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Volume 51 Number 4 Fall 2018
Written by Chris Keys, DePaul University
As SCRA became involved with strategic planning following the 2015 Biennial hosted by the University of Massachusetts Lowell, the SCRA Executive Committee realized that research was not a central part of the plan. Yet research is part of the air we breathe in SCRA. One of our central principles is scientific grounding for our work. Among other things, we create knowledge. Knowledge and understanding are fundamental to what we do and how we make progress as a field. Further, for our field to be sustainable, we must have active researchers in academic positions who can educate and mentor future generations of community psychologists. AJCP, TCP, Biennial, mini-grants, awards and other SCRA activities are devoted to and/or include specific forms of research in one way or other as an important part of their focus. Yet somewhat surprisingly, we have no complementary structure within SCRA that is broadly committed to research in its many manifestations and researchers in their various activities and career stages. Sustaining and enhancing our knowledge base is central to the mission of SCRA. With these thoughts in mind, in 2016 led by Jack Tebes and Dina Birman, the Executive Committee asked that science be added to the strategy for the Society’s future growth. Jack Tebes, Dina Birman and Chris Keys agreed to develop plans for structuring research more explicitly into SCRA as an organization and came up with the idea of a SCRA Research Council as the vehicle for doing so.
The SCRA Executive Committee formally created the Research Council at its midwinter meeting in 2017. The Council will seek to support and enhance the evolution of a strong scientific base for community psychology. It will aim to facilitate the development of community psychology researchers in a variety of ways through mentoring, grants, networking and professional development activities. It will parallel the vision of other SCRA Councils that seek to focus attention on other dimensions central to community psychology such as education, cultural racial and ethnic affairs, and practice. It will include a broad cross section of SCRA members interested in science- senior, mid-career and junior faculty and students. It will interact with other SCRA groups with shared research interests. Chris Keys was asked to serve as Chair. The planning trio invited a diverse group of inaugural committee members to join them on the Research Council including Fabricio Balcazar, Lauren Cattaneo, Andrew Case, and Noelle Hurd. Jean Hill as Executive Director of SCRA and Nicole Allen as Editor of AJCP are ex-officio members.
The initial effort proposed by the SCRA Research Council is the creation of the SCRA Research Fellows Program. The SCRA Executive Committee affirmed the Research Fellows Program in principle and funded the first year at its 2018 Midwinter Meeting and in its July meeting approved many particulars of the program. Previously, during its first meeting at the Ottawa Biennial, the SCRA Research Council had brainstormed ideas for projects. After some discussion the idea of promoting the success of community psychologists on the tenure-track or in research faculty positions with good access to the tenure track in graduate programs in community psychology seemed like an excellent initial focus. Successful junior faculty in graduate programs in community psychology often become tenured professors for the remainder of their careers. Helping community psychology scholars be successful at this critical early stage can help them have a base from which to contribute to the scientific literature in community psychology for decades. The changing academic landscape has some community psychology programs being founded, some growing and others disappearing. In this context it seems particularly important to support the development of a new generation of community psychology researchers to build on our first 50 years of successful advancement as a scientific field and as an academic discipline.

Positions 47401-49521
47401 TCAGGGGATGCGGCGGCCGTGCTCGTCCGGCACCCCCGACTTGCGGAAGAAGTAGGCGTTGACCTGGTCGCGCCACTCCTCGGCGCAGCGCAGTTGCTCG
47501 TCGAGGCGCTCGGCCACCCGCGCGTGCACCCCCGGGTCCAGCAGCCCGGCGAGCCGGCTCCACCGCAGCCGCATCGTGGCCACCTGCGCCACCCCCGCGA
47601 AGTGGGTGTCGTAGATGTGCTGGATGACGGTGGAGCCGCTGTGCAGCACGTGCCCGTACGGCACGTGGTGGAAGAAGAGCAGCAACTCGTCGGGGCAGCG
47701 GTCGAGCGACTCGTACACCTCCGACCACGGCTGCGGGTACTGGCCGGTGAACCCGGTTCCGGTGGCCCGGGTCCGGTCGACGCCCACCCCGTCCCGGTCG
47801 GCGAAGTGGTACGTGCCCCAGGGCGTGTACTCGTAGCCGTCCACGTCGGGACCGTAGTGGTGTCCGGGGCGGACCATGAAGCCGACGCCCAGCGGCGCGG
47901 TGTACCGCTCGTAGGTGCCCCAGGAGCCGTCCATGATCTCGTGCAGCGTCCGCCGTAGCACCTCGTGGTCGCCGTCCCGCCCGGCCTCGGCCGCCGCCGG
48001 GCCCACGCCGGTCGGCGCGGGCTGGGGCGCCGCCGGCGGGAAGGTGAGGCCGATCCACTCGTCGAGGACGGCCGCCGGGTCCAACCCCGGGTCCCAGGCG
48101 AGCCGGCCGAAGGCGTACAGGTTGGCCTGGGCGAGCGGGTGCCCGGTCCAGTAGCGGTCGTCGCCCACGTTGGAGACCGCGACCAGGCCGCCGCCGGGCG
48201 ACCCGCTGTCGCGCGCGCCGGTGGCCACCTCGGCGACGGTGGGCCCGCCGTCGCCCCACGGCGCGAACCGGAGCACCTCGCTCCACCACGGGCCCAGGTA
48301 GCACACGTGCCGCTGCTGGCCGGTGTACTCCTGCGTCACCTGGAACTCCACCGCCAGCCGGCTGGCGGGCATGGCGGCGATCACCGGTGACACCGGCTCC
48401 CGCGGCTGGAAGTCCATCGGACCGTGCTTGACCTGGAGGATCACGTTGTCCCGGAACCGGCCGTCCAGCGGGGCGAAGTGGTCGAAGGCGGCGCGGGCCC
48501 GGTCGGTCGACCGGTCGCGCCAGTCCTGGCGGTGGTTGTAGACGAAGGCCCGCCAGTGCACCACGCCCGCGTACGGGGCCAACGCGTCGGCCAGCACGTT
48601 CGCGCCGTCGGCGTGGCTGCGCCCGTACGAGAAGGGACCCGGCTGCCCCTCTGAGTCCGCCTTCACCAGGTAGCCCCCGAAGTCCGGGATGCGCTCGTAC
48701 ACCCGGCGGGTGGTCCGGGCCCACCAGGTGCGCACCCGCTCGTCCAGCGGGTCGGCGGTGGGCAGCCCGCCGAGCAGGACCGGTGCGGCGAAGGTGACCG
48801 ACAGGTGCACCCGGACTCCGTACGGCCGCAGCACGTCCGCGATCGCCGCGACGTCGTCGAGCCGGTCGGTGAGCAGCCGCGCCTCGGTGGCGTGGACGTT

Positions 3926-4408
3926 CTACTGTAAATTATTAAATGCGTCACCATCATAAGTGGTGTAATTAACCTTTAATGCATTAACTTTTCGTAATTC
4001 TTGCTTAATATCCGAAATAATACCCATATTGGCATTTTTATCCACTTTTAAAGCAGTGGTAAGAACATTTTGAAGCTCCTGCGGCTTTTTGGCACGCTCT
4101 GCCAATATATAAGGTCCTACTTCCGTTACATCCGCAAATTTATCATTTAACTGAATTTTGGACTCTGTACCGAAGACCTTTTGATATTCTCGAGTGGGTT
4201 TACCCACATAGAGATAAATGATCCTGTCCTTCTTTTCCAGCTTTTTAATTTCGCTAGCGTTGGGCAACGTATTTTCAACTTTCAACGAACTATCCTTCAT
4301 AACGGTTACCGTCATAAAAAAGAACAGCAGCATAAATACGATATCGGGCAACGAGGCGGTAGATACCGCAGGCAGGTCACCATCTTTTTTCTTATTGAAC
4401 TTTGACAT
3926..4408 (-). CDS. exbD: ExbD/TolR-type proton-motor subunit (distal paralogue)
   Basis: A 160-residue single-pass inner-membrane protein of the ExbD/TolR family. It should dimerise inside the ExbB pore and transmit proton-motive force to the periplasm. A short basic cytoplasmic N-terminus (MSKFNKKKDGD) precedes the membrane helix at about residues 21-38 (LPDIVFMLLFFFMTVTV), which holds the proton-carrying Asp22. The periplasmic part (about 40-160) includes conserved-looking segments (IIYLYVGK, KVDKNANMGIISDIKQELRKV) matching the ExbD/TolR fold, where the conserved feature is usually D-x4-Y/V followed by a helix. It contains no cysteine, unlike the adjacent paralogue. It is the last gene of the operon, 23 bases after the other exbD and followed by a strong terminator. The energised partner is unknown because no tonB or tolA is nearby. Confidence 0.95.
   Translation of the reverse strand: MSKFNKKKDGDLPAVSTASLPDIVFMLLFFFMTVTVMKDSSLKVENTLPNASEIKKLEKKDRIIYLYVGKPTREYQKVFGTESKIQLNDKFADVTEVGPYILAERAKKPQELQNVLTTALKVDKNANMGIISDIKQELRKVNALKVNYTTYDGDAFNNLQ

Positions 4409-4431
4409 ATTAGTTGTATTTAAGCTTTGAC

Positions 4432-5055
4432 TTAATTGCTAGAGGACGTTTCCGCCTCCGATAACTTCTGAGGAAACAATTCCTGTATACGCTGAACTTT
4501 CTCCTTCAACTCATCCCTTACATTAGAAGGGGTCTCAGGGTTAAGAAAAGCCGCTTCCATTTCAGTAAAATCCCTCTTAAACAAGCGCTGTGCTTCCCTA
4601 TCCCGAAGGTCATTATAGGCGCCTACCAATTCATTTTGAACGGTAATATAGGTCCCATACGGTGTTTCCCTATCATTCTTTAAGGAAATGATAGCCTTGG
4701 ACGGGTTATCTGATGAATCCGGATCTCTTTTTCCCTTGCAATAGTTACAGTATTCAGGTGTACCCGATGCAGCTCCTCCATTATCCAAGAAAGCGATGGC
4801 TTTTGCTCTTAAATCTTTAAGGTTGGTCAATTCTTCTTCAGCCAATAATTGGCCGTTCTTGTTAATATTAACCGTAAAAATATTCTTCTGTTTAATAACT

The SCRA Fellows Program is dedicated to the successful development of the next generation of community psychology scientists. SCRA members who are untenured faculty on the tenure-track or research faculty who if successful will have access to the tenure track in community psychology graduate programs or in graduate programs that include community psychology are welcome to apply for a SCRA Research Fellowship. Currently, two fellowships for between one and two years in length are planned to begin in 2019. Each is expected to include funding of up to $5,000 for research expenses and mentoring by a senior community psychological scientist with complementary research interests and/or extensive research experience. Mentors may provide insights and support for developing research programs, preparing for the promotion and tenure process, and offer career guidance. For more information the program announcement and application form are at the research section of the SCRA website at https://scra27.org/what-we-do/research/.
EDITORS’ NOTE: For questions or comments, you can reach Chris Keys at email@example.com.